Community Concerns

There were no formal expressions from the community.

Commission Findings

The Commission agreed with the Secretary of Defense that personnel efficiencies could be realized through elimination of duplicative workload between NCCOSCs R&D and in-service engineering divisions.

Commission Recommendation

The Commission finds the Secretary of Defense did not deviate substantially from the force-structure plan and final criteria. Therefore, the Commission recommends the following: disestablish the In-Service Engineering West Coast Division (NISE West), San Diego, California, of the NCCOSC, including the Taylor Street Special Use Area, and consolidate necessary functions and personnel with the NCCOSC RDT&E Division, either in the NCCOSC RDT&E Division spaces at Point Loma, California, or in current NISE West spaces in San Diego, California.

Naval Health Research Center, San Diego, California


Category: Technical Centers and Laboratories
Mission: Biomedical Research
One-time Cost: None
Savings: 1996-2001: None
Annual: None
Return on Investment: None
FINAL ACTION: Remain Open

Secretary of Defense Recommendation

Disestablish the Naval Health Research Center (NHRC), San Diego, California, and relocate necessary functions, personnel and equipment to the Bureau of Naval Personnel (BUPERS) at Memphis, Tennessee.

Secretary of Defense Justification

There is an overall reduction in operational forces and a sharp decline of the DON budget through FY 2001. Specific reductions for technical centers are difficult to determine, because these activities are supported through customer orders. However, the level of forces and the budget are reliable indicators of sharp declines in technical center workload through FY 2001, which leads to a recognition of excess capacity in these activities. This excess and the imbalance in force and resource levels dictate closure/realignment or consolidation of activities wherever practicable. This activity performs research and modeling and maintains databases in a number of personnel health and performance areas, and its consolidation with the Bureau of Naval Personnel not only reduces excess capacity but also aligns this activity with the DON's principal organization responsible for military personnel and the primary user of its products. The resulting synergy enhances the discharge of this responsibility while achieving necessary economies.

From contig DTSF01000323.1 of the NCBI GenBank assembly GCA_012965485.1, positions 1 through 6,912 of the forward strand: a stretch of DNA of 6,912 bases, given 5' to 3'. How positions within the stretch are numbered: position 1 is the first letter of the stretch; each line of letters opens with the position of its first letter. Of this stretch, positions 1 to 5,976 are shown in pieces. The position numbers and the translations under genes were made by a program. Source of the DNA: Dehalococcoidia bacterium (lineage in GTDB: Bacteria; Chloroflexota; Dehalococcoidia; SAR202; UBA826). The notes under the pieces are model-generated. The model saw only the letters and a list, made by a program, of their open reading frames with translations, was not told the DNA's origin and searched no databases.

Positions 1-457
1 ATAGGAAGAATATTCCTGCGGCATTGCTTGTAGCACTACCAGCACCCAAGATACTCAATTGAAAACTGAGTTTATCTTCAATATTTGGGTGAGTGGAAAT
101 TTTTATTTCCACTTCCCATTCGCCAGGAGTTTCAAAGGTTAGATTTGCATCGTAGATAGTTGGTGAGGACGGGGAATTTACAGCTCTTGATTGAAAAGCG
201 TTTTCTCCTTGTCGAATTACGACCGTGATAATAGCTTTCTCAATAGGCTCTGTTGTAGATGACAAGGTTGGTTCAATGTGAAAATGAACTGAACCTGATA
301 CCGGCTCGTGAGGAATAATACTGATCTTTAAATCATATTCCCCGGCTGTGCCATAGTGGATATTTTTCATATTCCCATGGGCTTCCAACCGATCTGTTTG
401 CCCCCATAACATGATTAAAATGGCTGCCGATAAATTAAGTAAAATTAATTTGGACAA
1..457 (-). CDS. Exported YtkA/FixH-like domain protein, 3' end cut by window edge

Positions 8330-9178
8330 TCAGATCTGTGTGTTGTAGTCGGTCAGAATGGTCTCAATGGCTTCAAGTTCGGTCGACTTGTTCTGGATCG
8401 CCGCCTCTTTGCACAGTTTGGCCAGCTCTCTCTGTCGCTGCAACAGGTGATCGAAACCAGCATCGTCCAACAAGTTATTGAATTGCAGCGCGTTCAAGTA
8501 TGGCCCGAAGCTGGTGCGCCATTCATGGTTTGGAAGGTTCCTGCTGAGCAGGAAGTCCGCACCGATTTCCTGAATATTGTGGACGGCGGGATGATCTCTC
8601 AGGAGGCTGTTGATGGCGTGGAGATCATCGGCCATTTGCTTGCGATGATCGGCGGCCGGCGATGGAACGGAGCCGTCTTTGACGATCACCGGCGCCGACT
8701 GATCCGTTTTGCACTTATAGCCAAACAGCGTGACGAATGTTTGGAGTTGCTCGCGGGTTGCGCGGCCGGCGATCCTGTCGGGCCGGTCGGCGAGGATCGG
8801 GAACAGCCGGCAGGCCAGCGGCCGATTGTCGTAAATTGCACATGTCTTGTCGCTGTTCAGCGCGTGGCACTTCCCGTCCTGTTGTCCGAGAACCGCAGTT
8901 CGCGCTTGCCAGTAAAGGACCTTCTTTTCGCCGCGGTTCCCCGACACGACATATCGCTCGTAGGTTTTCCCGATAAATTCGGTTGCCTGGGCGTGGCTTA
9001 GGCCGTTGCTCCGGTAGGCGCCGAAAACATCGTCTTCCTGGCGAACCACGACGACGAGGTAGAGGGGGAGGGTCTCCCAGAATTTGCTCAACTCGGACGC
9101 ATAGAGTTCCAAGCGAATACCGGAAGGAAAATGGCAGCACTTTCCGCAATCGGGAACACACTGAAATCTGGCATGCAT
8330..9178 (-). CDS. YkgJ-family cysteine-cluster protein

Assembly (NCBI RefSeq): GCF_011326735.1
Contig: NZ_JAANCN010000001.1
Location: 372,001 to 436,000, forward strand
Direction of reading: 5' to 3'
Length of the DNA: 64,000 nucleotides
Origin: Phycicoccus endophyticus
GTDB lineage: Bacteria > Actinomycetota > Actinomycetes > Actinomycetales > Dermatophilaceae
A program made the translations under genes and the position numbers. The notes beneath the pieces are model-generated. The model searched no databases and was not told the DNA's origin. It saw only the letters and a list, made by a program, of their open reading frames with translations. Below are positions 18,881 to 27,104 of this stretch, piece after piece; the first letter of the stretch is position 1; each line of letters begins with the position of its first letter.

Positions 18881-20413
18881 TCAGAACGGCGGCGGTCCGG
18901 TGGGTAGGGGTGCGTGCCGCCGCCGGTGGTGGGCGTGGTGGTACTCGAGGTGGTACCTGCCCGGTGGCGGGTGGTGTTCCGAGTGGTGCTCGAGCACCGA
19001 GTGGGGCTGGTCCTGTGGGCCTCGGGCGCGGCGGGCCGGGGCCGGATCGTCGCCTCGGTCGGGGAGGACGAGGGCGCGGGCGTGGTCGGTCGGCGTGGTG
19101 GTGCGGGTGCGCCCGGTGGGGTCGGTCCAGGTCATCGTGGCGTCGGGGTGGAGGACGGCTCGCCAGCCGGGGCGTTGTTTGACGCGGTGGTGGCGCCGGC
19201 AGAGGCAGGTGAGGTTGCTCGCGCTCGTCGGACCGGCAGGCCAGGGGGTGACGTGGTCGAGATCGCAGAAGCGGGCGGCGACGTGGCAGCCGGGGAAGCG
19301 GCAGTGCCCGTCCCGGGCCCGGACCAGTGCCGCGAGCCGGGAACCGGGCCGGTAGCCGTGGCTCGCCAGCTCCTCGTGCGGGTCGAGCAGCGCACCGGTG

Community Concerns

The community asserts that the Naval Health Research Center (NHRC) should be located in close proximity to a fleet concentration in order to have a ready source of test subjects. It argued that realigning NHRC to Memphis would seriously affect NHRC's ability to perform its mission, and would result in inordinate travel costs to bring subjects to the Center or to send researchers out to the field. An attendant concern was expressed that NHRC was identified in a joint study to become an armed forces research unit under the auspices of a new agency, the Armed Forces Medical Research and Development Agency (AFMRDA). The community contends that NHRC's utility to AFMRDA is based upon its proximity to test subjects as well as its potential status as the only research unit located on the west coast of the United States. The community raised questions about the suitability of realigning a medical command with a personnel administration command. Finally, the community maintained that the vast majority of NHRC's work is biomedical, and while some of NHRC's research may see applications in personnel programs, it should remain in a medical chain of command for tasking and funding.